Hiccups After Feeding: Why Newborns Get Them

If you're a new parent, or even an experienced one, you've probably noticed that hiccups after feeding are a common occurrence in newborns. They can be incredibly annoying, but have no fear – there's actually a reason why your little one is hiccupping away.

Hiccups After Feeding: Why Newborns Get Them

What Causes Hiccups?

Before we dive into why newborns get hiccups after feeding, it's important to understand what causes hiccups in general. Hiccups are caused by involuntary contractions of the diaphragm muscle, which separates the lungs from the abdomen. These contractions cause a sudden intake of breath that is then cut off by the closure of the vocal cords.

The Types of Hiccup Spanning Across Species

Fun fact: humans aren't the only ones who get hiccups! Snakes, birds, and even some amphibians experience them as well. However, humans are unique in that our hiccups tend to last longer than those seen in other species.

Why Do Newborns Get Hiccups After Feeding?

So now that we know what causes hicskullupps (dog voice), let's talk about why they occur so frequently in newborns post-feeding. There are several reasons for this:

Swallowing Air

Babies are notorious for swallowing air while breastfeeding or bottle-feeding (cheeky little things). This excess air can irritate their diaphragm and lead to bouts of hiccupping.

An Underdeveloped Digestive System

Newborn digestive systems aren't fully developed yet and may struggle with digesting milk completely (this also results in "spit up" incidents). When undigested milk moves through their intestines too slowly it creates gas - cue more hicccuppss!


Sometimes little ones get a little too eager at mealtimes and overfill their tiny tummies. Overeating forces the diaphragm to work harder in order for the stomach muscles to push out the excess food, creating spasms that lead to hiccups.

Gastroesophageal Reflux

When acid from the stomach flows back up into the esophagus (otherwise known as reflux), it can be irritating enough to elicit a case of hiccups.

How Can You Help Your Baby With Their Hiccupping?

Although there's no magic cure, there are several things you can try in order to help your little one through bouts of hiccupping:

Burp Your Baby

An important aspect of getting rid of any potential air trapped in your baby’s system is burping (again with all this cheeky behaviour!)! Sitting baby upright or holding them against your shoulders after feeds allows some gas build-up inside their belly area which helps them let-out some cutesy burps!

Pausing Mealtimes

If you’re noticing that every time you feed a certain amount causes hiccups, take note and pause when necessary during feeding- effectively breaking down each meal into smaller portions may even prevent inexperienced parents from other risks caused by overfeeding such as bloating!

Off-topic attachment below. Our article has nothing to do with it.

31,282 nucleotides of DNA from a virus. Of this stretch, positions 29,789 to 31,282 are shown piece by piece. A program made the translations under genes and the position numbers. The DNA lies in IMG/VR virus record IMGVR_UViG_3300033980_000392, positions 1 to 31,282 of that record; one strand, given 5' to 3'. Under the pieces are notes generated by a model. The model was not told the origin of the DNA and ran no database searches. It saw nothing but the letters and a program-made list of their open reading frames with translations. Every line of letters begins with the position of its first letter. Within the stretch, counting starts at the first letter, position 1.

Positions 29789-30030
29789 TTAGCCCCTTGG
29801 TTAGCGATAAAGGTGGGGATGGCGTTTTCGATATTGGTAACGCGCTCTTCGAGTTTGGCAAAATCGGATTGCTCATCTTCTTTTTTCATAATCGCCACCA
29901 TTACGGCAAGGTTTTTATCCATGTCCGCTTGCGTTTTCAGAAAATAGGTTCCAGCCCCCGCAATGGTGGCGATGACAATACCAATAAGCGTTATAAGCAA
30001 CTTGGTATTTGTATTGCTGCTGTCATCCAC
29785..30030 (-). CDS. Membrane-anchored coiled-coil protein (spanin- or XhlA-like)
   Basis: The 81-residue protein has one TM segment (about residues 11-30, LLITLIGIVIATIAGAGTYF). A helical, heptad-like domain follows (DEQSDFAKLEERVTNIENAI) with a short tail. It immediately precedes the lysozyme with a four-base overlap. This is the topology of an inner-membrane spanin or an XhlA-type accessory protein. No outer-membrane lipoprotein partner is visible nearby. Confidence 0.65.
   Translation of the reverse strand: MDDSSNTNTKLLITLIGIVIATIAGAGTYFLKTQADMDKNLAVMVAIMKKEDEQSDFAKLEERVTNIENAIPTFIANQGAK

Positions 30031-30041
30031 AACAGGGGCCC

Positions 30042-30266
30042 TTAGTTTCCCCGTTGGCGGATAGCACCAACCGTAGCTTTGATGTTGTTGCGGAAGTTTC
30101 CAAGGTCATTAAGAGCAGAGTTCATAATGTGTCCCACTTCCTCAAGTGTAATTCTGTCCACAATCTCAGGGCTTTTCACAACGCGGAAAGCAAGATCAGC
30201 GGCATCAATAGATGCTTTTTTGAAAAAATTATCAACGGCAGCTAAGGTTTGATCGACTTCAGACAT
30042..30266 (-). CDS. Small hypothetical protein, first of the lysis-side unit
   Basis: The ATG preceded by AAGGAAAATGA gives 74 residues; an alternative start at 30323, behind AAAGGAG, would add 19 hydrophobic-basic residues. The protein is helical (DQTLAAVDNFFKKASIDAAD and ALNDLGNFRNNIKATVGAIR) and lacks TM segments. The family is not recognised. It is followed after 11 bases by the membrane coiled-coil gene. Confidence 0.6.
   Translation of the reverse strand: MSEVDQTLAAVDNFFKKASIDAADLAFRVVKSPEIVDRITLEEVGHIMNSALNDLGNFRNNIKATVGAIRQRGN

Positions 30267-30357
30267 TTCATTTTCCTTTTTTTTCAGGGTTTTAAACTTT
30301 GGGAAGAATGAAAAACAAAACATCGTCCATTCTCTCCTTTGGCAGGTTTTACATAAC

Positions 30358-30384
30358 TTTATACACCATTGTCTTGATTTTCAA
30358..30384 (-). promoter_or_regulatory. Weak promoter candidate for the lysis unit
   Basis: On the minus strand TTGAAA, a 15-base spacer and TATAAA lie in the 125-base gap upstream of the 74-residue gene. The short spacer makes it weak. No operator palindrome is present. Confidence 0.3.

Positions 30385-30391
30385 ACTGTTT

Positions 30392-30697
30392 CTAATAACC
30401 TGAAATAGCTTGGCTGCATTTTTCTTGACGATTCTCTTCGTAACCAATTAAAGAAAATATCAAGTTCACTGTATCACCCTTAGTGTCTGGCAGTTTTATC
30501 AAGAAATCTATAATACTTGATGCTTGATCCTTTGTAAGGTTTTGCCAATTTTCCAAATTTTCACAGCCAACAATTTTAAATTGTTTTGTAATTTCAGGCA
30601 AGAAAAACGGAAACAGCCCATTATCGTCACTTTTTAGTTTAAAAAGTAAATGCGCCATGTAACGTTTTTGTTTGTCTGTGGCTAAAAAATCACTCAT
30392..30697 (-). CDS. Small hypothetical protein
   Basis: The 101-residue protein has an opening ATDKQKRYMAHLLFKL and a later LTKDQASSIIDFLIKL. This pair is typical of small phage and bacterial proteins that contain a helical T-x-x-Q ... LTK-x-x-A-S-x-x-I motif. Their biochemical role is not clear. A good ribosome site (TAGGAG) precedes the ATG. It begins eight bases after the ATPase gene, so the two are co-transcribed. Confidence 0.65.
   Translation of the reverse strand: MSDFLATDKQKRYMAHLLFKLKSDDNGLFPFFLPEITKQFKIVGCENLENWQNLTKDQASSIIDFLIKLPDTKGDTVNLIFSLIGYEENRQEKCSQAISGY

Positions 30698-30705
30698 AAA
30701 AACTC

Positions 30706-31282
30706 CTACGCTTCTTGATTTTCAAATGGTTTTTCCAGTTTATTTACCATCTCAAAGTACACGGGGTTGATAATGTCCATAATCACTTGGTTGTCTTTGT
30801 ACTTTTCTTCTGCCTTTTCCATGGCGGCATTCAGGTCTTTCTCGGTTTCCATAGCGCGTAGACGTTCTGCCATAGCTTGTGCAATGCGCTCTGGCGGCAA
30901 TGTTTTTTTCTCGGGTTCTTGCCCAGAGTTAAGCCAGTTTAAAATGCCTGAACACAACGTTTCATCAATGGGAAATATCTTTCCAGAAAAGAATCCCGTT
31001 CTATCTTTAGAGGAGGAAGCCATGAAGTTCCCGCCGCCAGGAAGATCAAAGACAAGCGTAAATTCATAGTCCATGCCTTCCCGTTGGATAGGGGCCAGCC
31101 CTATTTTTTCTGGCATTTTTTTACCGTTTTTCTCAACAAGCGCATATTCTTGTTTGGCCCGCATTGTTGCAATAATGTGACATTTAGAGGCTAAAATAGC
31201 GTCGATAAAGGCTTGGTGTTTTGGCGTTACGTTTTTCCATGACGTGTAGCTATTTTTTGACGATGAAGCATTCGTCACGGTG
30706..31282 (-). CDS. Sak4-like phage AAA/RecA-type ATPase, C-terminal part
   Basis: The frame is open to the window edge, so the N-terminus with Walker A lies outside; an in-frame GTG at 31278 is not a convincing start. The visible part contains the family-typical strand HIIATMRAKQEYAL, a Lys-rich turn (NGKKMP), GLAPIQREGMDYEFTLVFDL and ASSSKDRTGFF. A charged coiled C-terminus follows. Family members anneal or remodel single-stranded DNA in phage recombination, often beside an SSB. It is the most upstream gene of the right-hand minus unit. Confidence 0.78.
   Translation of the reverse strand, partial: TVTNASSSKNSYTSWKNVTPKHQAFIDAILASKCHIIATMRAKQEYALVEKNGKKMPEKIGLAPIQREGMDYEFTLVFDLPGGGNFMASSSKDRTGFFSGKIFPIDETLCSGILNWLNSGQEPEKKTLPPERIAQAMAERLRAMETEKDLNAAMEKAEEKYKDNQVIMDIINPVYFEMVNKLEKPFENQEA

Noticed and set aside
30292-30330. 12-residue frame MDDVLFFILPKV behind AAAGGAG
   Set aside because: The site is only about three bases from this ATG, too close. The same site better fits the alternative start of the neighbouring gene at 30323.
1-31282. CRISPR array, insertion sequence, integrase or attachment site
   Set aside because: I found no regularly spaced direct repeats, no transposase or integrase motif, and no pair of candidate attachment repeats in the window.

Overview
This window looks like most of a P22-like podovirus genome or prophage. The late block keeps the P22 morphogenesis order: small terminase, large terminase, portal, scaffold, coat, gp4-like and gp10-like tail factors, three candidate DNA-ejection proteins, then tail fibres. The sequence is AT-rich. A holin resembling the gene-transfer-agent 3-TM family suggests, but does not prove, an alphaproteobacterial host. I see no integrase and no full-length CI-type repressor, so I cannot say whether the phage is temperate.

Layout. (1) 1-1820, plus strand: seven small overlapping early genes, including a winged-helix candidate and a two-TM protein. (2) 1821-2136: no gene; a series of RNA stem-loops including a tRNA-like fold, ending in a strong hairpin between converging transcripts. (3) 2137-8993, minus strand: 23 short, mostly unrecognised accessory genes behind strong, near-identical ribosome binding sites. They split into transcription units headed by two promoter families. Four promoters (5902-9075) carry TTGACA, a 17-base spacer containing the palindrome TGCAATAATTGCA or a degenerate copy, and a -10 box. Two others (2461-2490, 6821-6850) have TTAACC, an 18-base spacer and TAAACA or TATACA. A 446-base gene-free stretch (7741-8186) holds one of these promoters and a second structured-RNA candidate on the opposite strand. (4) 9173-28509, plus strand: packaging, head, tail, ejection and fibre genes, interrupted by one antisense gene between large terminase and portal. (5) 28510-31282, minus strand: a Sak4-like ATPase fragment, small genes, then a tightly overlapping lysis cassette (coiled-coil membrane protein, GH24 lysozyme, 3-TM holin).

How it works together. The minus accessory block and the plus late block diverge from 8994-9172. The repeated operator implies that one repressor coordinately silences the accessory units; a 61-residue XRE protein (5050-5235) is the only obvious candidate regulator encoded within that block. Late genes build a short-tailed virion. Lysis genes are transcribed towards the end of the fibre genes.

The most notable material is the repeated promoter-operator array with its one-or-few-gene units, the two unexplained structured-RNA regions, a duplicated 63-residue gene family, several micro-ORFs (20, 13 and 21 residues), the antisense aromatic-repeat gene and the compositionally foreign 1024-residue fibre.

Infants Can't Handle So Much Milk At Once

Adjusting accordingly while breastfeeding could ramp up comfortability levels during feeding times - sorta like everyone else controlling how much they drink before hitting the bathroom after gulping down an entire pint of water! Bringing interruptions around halfway through lengthy feeding sessions ultimately helps give little bellies more time between sips to digest rather than trying to handle too much milk rapidly.

Fun Fact: Some nursing mothers have found that even changing positions mid-feed also coincides with less stress for both parties involved—so don’t feel stagnant sticking with just one configuration!

Check Your Baby’s Bottle Nipple Size

An inappropriate small nipple size cam make your baby work for more milk and thus swallow huge amount of air due to burping being either ineffectively reduced or not even attempted at all (light bulb emoji). So check those nipples, mum!

When Should You Be Worried?

Hiccups are usually harmless but there are warning signs you should watch out for:

Hiccups Longetivity

If hiccups last longer than a few minutes, consult with your paediatrician.

Projectile Vomiting

While spit up is typical in younger ages (as mentioned earlier), projectile vomiting can be one possible symptom related to gastroesophageal reflux disease (GERD) which bears discussing immediately with medical professionals!

Fun Fact: It's also recommended that parents track the length and frequency of their infant’s hiccups in a handy dandy notebook since it can help them keep important intel on when they start getting reliant on certain strategies—as well as possibly lead to an incline toward some interesting tickers!

Wrap Up

In summary, newborns get hiccups after feeding because they consistently do cute things like swallowing too much air or trying so hard that their little bodies can't handle big meals yet – don't we all sometimes? While hiccups after feeding might make everyone laugh from time-to-time; it's typically seen as totally normal! If however symptoms seem excessive or extendedly persistent, always seek additional guidance by taking the first step and asking the advice of a trusted professional.

Leave a Reply 0

Your email address will not be published. Required fields are marked *